In order to solve these problems, we have proposed a novel imaging receiver scheme based on fisheye lens for spatial-multiplexing VLC applications [18], which features ultra-wide FOV, good illumination uniformity, ultra-high imaging quality, and compact size. Therefore, this receiver can function well even with large incidence angles, and it can provide high spatial diversity for demultiplexing of the optical signals. In this paper, we further demonstrate the proof of concept of a four-channel space division multiplexing (SDM) VLC system utilizing the fisheye-lens-based imaging receiver. In the demonstration, discrete multitone (DMT) signals with quadrature amplitude modulation (QAM) and bit loading are employed to achieve high spectral efficiency, and due to the high spatial diversity provided by the fisheye-lens, the interchannel interference is effectively alleviated. As this paper mainly focus on the verification of high spatial diversity of the SDM system, the circuits employed in the experiment are not fully optimized. Despite this, the data rate of 356.3, 312.5, 323.8, and 343.1 Mbit/s is achieved for the four SDM channels, respectively. Thus, an aggregate data rate of over 1.3 Gbit/s is realized with the 3-dB bandwidth of 20 MHz, while the bit error rates (BERs) for the four channels are below the forward error correction (FEC) threshold.

The remainder of this paper is organized as follows. In Section 2, we will present the proposed fisheye-lens-based imaging receiver scheme and its projection model. Following that, Section 3 will show the experimental setup and Section 4 will present the experimental results and discussions. The paper conclusion will be included in Section 5.

2 Proposed fisheye-lens-based imaging receiver for spatial-multiplexing VLCs

Figure 1 shows the schematic diagram of the fisheye-lens-based spatial-multiplexing VLC system and its projection model. In this system, the LED lamps provide indoor illumination and transmit parallel data streams. Instead of using the simple convex lens, a fisheye lens is employed as the imaging lens to project the incident light onto the receiving plane, and then the detector array receives the spatial-multiplexing signal. It should be noted that the fisheye lens, which is a bionic lens assembly that covers the hemispherical field, offers many advantages [19], including ultra-wide FOV (≥180°), good illumination uniformity, and ultra-high imaging quality. Therefore, the fisheye-lens-based receiver can realize omnidirectional receiving, and it can clearly separate the spatial-multiplexing signals from different LEDs, providing high spatial diversity.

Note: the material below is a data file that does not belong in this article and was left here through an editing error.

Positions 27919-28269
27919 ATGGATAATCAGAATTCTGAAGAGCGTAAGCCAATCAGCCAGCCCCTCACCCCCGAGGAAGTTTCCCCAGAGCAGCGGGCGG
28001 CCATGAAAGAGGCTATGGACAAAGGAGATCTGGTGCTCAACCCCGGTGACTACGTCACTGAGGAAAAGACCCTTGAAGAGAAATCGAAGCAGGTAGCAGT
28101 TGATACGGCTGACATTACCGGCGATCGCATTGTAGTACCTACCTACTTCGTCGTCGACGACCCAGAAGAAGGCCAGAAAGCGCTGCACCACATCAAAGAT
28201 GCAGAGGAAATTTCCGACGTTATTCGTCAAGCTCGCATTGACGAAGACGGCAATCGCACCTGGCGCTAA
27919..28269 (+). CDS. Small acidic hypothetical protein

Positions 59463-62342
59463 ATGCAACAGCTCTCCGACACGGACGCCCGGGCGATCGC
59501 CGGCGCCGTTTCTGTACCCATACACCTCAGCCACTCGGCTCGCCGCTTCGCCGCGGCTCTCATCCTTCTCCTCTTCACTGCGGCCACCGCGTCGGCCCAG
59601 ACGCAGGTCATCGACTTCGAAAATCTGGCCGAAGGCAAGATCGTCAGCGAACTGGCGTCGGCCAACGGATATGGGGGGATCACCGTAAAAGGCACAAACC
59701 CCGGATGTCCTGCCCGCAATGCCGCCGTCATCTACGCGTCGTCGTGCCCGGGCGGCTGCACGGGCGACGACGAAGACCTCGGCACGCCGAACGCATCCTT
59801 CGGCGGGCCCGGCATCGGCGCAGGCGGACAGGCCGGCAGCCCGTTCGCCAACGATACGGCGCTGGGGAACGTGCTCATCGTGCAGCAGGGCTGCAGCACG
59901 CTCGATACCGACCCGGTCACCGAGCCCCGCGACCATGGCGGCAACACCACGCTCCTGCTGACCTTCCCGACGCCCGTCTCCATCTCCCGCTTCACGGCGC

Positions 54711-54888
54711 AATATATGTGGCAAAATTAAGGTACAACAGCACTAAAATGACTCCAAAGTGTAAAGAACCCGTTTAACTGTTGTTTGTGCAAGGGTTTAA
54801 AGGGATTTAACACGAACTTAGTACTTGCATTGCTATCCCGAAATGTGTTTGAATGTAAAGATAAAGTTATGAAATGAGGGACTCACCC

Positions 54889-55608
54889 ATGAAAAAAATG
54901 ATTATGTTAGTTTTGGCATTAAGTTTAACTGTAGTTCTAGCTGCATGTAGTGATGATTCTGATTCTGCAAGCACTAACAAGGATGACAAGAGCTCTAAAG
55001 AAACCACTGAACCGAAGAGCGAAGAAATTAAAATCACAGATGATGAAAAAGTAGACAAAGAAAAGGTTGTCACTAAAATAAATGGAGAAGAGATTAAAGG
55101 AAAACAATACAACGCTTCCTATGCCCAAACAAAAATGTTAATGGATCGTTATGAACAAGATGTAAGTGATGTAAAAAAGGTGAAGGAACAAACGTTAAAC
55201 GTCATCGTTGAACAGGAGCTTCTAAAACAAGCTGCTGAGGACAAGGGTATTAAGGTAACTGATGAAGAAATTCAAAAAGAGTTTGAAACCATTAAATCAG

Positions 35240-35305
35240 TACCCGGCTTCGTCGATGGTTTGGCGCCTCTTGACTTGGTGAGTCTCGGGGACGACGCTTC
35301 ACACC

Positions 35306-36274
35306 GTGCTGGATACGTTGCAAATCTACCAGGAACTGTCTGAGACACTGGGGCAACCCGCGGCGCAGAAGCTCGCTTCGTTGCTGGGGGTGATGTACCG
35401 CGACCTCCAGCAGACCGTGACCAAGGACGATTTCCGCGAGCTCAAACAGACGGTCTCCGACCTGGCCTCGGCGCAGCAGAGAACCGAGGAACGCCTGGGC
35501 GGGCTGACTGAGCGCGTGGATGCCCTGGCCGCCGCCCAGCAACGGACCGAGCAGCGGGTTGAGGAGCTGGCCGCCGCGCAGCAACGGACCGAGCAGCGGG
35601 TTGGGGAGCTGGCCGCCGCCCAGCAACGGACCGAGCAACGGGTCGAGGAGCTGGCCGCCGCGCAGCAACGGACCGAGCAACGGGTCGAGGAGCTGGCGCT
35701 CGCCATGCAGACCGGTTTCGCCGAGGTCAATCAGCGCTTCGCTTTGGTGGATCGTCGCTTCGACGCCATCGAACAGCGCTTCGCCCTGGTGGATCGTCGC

Fig. 1

Schematic diagram of the fisheye-lens-based spatial-multiplexing VLC system and its projection model

The projection model of the receiver can be determined by using the polynomial projection function [18]. Assuming that a Lambertian LED is placed at p (r, θ, φ) with a distance of r to the fisheye lens, then, with the channel DC gain on the direct path H d (0) and the reflected path dH ref(0) as defined in [1, 18], the received optical power is defined as
$$ {P}_r={P}_t\left[{H}_d(0)+{\displaystyle {\int}_{\mathrm{walls}}d{H}_{\mathrm{ref}}(0)}\right] $$
(1)
where P t is the transmitted optical power. Since the fisheye lens has ultra-high imaging quality, the projected light is focused onto a single dot p '(ρ', φ) on the focal plane, whose coordinate is given by [18]
$$ {\rho}^{\prime }={k}_1\theta +{k}_2{\theta}^2+{k}_3{\theta}^3+{k}_4{\theta}^4+{k}_5{\theta}^5\ \left(\mathrm{m}\right) $$
(2)
where k i is the ith order coefficient and θ is the incident angle to the receiver. In order to avoid the total optical power falling onto the blind areas between the adjacent elements of the receiver array, the receiving plane is assumed to be fixed beyond the focal plane with an off-focus distance of l [18]; thus, the light is defocused, and the optical power received at arbitrary point p ''(ρ'', φ) on the receiving plane is given by [18]
$$ d{P_r}^{\prime }=\left\{\begin{array}{l}{P}_r\frac{d{A}^{{\prime\prime} }}{2\pi {r^{{\prime\prime}}}^2\left[1- \cos \left({\psi}_{1/2}\right)\right]},\ \psi \le {\psi}_{1/2}\\ {}0,\kern8.75em \psi >{\psi}_{1/2}\end{array}\right. $$
(3)
where dA'' is the unit area at p '', r'' is the distance from p ' to p '', ψ 1/2 = arctan(D / 2f) is the half divergence angle, and ψ is the angle from \( \overline{{\mathrm{p}}^{\prime }{\mathrm{p}}^{{\prime\prime} }} \) to the optical axis. Then, by integrating the optical power, the received optical power over the detector can be determined:
$$ {P_r}^{\prime }={\displaystyle {\int}_{\mathrm{Detector}}d{P_r}^{\prime }} $$
(4)